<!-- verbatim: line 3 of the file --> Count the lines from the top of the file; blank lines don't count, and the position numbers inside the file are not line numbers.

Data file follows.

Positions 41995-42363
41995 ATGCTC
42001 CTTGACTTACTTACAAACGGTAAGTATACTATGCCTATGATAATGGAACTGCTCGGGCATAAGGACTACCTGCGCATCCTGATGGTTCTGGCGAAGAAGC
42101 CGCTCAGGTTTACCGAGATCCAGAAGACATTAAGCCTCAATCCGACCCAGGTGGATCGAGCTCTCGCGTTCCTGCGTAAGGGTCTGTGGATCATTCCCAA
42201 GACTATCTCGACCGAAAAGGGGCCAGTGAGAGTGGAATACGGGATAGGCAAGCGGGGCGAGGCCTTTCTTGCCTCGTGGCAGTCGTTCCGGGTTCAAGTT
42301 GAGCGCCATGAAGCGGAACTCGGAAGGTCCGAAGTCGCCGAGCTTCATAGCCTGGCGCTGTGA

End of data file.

42001 CTTGACTTACTTACAAACGGTAAGTATACTATGCCTATGATAATGGAACTGCTCGGGCATAAGGACTACCTGCGCATCCTGATGGTTCTGGCGAAGAAGC